The war for Themiscyra rages on, but Jason may have the weapon to bring it all to an end.  But isn’t this someone else’s book?  Your Major Spoilers review of Wonder Woman #45 awaits!

Wonder Woman #45 CoverWONDER WOMAN #45

Writer: James Robinson
Artist: Ema Lupacchino/Ray McCarthy/Marco Santucci
Colorist: Romulo Fajardo Jr.
Letterer: Saida Temofonte
Editor: Chris Conroy
Publisher: DC Comics
Cover Price: $2.99
Release Date: April 25, 2018

Previously in Wonder Woman: ” It’s all-out war for Themyscira!  Jason’s been handed a gift from the gods that could turn the tide… but how will he use it?  And is this gift actually what he believes it to be?”

IT’S ALL ABOUT JASON

We open with a moment that sets the whole issue off on a bad foot for me: Wonder Woman, overwhelmed, crying out to Steve Trevor that she can’t prevail against her enemies.  Fortunately for her, Jason arrives just in time to deliver her sword and distract Darkseid long enough for her to gain her bearings.  Seeing Hippolyta fighting against Darkseid’s daughter, Grail, Jason gets involved and finally reunites with his long-lost mom.  Their reunion is short-lived, as Wonder Woman is still fighting Darkseid, suddenly remembering that she is supposed to be about “love.”  I’m not exactly sure what happens next, as she talks to the Lord of Apokalips about her siblings and father, somehow drawing their godly essences out of Darkseid and depriving him of the power boost necessary to his plan.  Somehow, the day is saved, Jason gets a magic spear, Grail is taken into custody by the gods themselves and a mysterious man walks away in the last pages, but I’m not sure who he is or is supposed to be.

CAN’T MAKE HEAD NOR TAIL OF THE PLOT

This issue is scattered all over the place, but the biggest problem for me is the focus on Jason and his deal in the middle of what should have been a personal battle for Wonder Woman and the Amazons.  There are several points in the story that I’ve now read five or six times and I still can’t follow exactly what is happening in the pages, which is not a failing of the art.  The multiple artists do affect the story, though it’s not a matter of consistency so much as one of setting, which feels again like a weakness of the writing.  When an issue doesn’t work, there are often a lot of possible reasons why, but every weakness I find in these pages (indistinct plot, no sense of danger or urgency, an out-of-character Wonder Woman, the Poochified use of Jason) seems to spiral back to James Robinson.  I am not usually the guy who tries to figure out motivations or put words in the mouths of the creators (Fallacy of Creator Intent, blah blah blah fishcakes) but it doesn’t feel like he really wants to write a Wonder Woman comic book…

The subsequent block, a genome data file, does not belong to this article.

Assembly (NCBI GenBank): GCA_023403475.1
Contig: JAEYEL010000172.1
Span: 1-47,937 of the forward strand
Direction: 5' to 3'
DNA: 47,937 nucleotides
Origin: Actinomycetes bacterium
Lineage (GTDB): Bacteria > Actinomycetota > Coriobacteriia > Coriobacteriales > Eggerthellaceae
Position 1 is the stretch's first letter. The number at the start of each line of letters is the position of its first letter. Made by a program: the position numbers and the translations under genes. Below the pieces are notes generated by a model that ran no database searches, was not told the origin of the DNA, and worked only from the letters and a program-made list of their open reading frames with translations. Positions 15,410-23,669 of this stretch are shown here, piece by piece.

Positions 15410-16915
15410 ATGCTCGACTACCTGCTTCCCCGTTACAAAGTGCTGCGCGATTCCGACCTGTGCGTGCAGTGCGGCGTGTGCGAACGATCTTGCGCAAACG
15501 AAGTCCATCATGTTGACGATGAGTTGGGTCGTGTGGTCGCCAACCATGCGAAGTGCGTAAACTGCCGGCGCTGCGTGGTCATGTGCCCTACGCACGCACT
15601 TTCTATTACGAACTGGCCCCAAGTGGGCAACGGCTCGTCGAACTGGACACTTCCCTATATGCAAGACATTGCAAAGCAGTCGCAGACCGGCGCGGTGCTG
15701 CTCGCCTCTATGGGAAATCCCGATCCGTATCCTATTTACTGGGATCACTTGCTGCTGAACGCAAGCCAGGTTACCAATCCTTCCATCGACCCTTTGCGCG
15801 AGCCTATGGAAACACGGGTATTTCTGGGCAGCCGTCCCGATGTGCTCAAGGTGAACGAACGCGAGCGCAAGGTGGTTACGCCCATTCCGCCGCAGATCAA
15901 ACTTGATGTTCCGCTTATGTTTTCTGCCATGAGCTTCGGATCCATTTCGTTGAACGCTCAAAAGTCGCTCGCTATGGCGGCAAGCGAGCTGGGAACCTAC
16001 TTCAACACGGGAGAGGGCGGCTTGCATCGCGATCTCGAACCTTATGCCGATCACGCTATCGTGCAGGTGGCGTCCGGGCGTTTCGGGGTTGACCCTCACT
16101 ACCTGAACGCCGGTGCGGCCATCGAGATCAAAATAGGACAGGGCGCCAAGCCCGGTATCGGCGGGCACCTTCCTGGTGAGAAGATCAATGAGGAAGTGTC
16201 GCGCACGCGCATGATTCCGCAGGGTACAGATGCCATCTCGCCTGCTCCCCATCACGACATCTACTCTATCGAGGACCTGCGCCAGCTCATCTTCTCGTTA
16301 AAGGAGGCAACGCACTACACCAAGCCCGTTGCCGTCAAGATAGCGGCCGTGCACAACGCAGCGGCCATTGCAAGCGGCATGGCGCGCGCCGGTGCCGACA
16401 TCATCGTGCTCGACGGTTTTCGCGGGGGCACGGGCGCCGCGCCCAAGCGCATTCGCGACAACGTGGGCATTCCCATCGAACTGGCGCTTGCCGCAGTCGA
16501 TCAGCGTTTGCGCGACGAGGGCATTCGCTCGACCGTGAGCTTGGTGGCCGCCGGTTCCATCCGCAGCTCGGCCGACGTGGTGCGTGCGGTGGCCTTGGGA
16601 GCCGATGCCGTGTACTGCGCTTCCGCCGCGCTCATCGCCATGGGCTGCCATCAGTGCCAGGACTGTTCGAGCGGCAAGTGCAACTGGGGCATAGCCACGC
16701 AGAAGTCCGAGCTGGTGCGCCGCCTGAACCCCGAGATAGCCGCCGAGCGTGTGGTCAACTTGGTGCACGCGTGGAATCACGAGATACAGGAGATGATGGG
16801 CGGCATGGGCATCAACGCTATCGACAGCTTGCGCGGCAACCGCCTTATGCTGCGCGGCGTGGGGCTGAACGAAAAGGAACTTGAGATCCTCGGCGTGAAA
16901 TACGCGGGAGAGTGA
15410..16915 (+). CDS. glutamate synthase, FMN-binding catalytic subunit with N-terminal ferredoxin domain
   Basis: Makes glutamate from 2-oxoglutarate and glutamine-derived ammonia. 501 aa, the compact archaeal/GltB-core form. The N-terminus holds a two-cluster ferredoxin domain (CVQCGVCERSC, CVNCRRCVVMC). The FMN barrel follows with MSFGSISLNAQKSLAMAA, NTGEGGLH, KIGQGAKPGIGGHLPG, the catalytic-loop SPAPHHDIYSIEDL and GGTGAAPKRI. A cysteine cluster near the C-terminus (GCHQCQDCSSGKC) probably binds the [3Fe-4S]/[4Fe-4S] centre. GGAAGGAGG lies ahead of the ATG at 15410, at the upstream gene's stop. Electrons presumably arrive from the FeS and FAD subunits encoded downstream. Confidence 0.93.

BOTTOM LINE: THIS…  IS NOT GOOD

I like Wonder Woman under a lot of writers, and even the New 52 version of Diana, with its multiple pitfalls, dumb decisions and weird choices that seem to imply that nobody in DC editorial really knows what makes her tick, has had bright spots and really strong issues.  Wonder Woman #45 is not one of them, and the competent work of the fleet of artists can’t overcome the lack of focus, impenetrable plotting and misuse of the main character, leaving the book with a disappointed 2.5 out of 5 stars overall.  Here’s hoping that next issue’s new plotline is the whole new start the book desperately seems to need…

[taq_review]

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Once upon a time, there was a young nerd from the Midwest, who loved Matter-Eater Lad and the McKenzie Brothers... If pop culture were a maze, Matthew would be the Minotaur at its center. Were it a mall, he'd be the Food Court. Were it a parking lot, he’d be the distant Cart Corral where the weird kids gather to smoke, but that’s not important right now... Matthew enjoys body surfing (so long as the bodies are fresh), writing in the third person, and dark-eyed women. Amongst his weaponry are such diverse elements as: Fear! Surprise! Ruthless efficiency! An almost fanatical devotion to pop culture! And a nice red uniform.

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